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- July 31, 2007 -

 
   

Supply Chain Strategy: Goodyear Finds New Insights to Inventory Management from Coping with Strike

 
 

Maybe All That Inventory Isn’t Required After All; Building an Advantaged Supply Chain

 
 

 

SCDigest Editorial Staff

The News: Tire giant Goodyear is the latest company to highlight supply chain initiatives as a key element of overall corporate strategy. In addition to a series of plans designed to reduce costs and improve responsiveness, Goodyear’s CEO noted that dealing with last year’s difficult strike at several plants showed the company it could manage with lower inventory levels.

SC Digest Says:
Could there be many other companies that find in the duress of a production constraint that in fact their supply chains could operate just fine at lower inventories?

What do you say? Send us your comments here

The Impact: It is often said that inventory is like high water in a river that hides the rocks of process inefficiencies in the water below. Necessity is also often the mother of invention. Many companies also have long-held, institutional beliefs and processes that build in high levels of inventory into their supply chains. Could there be many other companies that find in the duress of a production constraint that, in fact, their supply chains could operate just fine at lower inventories? Should more take a look at that potential without the need for such a catalyzing event?

The Story: The Supply Chain played a prominent role in Goodyear’s Q2 2007 earnings report, as Chairman and CEO Bob Keegan told investors last week that one of the company’s key initiatives was to build “an advantaged supply chain.”

That effort includes a multi-pronged effort to reduce costs, in large measure through supply chain process and network design improvements.  (See Supply Chain Graphic of the Week – Goodyear’s Supply Chain Cost Reduction Strategy.)

"We have some money to invest in this area, and don't think of bricks and mortar - think more in terms of IT,” Keegan told investors and analysts last week. "This is not an industry with great supply chains overall because the SKU proliferation of the past 10 or 15 years has really strained the system."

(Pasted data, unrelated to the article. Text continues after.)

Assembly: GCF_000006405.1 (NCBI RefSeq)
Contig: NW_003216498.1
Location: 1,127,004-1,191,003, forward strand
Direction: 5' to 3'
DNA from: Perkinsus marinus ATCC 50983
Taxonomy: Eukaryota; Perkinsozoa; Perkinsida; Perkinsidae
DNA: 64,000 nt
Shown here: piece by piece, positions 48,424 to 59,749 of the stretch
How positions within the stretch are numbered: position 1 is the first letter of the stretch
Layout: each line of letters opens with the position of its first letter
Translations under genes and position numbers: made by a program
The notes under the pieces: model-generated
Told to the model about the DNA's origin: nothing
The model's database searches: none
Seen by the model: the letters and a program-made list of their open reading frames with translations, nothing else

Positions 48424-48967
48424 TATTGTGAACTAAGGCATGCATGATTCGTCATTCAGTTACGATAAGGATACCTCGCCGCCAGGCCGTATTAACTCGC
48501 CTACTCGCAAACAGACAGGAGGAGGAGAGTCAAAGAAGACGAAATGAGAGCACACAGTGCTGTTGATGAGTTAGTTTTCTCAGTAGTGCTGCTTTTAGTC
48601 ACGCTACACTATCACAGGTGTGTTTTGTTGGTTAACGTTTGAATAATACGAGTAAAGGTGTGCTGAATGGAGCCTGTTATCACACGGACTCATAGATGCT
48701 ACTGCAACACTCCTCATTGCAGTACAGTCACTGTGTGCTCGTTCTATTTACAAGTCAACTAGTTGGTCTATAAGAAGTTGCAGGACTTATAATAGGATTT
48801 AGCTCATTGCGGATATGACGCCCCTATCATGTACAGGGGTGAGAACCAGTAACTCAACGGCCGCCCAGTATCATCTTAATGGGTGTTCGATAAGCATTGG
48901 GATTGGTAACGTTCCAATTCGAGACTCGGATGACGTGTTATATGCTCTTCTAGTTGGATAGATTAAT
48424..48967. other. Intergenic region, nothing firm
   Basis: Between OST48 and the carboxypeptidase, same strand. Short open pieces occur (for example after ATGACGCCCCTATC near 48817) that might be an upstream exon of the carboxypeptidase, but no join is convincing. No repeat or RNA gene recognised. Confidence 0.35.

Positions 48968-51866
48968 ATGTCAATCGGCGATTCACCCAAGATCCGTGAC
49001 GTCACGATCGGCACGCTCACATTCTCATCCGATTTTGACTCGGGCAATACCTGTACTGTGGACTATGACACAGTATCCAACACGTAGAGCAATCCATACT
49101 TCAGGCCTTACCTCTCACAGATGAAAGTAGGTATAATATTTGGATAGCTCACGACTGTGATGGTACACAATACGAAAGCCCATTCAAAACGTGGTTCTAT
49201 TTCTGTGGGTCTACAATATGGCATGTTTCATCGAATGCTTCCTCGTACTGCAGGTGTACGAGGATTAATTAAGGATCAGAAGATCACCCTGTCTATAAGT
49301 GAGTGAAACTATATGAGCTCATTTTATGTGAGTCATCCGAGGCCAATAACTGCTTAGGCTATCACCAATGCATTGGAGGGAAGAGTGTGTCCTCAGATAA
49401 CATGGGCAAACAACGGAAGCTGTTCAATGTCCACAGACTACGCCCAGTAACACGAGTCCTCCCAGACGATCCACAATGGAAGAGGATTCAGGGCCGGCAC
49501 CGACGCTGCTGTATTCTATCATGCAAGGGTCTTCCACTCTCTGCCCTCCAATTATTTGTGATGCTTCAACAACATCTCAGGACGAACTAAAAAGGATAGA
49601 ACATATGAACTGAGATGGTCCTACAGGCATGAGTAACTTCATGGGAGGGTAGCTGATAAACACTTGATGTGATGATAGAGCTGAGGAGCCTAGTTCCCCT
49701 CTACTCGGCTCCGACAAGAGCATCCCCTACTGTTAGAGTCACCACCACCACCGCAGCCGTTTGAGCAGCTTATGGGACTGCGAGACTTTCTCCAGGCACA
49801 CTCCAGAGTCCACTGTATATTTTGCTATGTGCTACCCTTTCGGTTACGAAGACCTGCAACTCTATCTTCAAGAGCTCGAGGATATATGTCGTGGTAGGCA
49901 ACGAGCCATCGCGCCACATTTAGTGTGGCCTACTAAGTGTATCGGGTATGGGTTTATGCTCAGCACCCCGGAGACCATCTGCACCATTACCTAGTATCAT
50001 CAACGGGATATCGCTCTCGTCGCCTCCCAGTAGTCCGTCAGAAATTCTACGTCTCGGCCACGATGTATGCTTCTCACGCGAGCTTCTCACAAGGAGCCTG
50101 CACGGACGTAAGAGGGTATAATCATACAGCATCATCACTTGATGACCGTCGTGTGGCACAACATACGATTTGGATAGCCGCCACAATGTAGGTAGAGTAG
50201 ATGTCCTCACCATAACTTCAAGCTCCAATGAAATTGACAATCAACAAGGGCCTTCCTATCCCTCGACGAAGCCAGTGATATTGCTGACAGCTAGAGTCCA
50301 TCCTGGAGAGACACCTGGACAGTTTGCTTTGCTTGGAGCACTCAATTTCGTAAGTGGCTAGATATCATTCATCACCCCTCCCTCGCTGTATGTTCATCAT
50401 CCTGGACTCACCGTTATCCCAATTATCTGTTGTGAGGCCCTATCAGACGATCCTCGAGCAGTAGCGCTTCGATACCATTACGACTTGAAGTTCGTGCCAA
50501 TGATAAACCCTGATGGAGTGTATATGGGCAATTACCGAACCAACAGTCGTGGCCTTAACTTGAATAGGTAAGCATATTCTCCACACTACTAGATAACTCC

Goodyear is just the latest in a growing array of companies in which supply chain excellence and transformation have vaulted to board-level concern. What interested SCDigest even more were Keegan’s comments relative to inventory management.

In 2006, Goodyear suffered through a painful 12-week strike by the United Steelworkers at 16 of its US and Canadian factories. While the strike was eventually resolved, CEO Keegan said the strain of meeting customer demand with severely constrained production showed Goodyear it could operate at significantly reduced inventory levels.

"We learned a great deal during the [Steelworkers] strike last year about working with reduced inventories, about meeting customer service goals, and about taking cost out of the system, for example by utilizing direct shipment to our customers from our factories,” Keegan said. “This is helping us understand the investments and decisions required to create an advantaged supply chain.”

Keegan also said the company has set a goal of having 50% of its production capacity in low cost countries in five years, a goal that will not only enable Goodyear to lower its cost basis but also better align supply with growing Asian demand.

Are you surprised Goodyear found during the strike period it could operate at lower overall inventory levels? Should it take a dramatic event like a strike to cause companies to see the potential? How can they see the light without such a difficult event? Let us know your thoughts at the Feedback button below.

 
     
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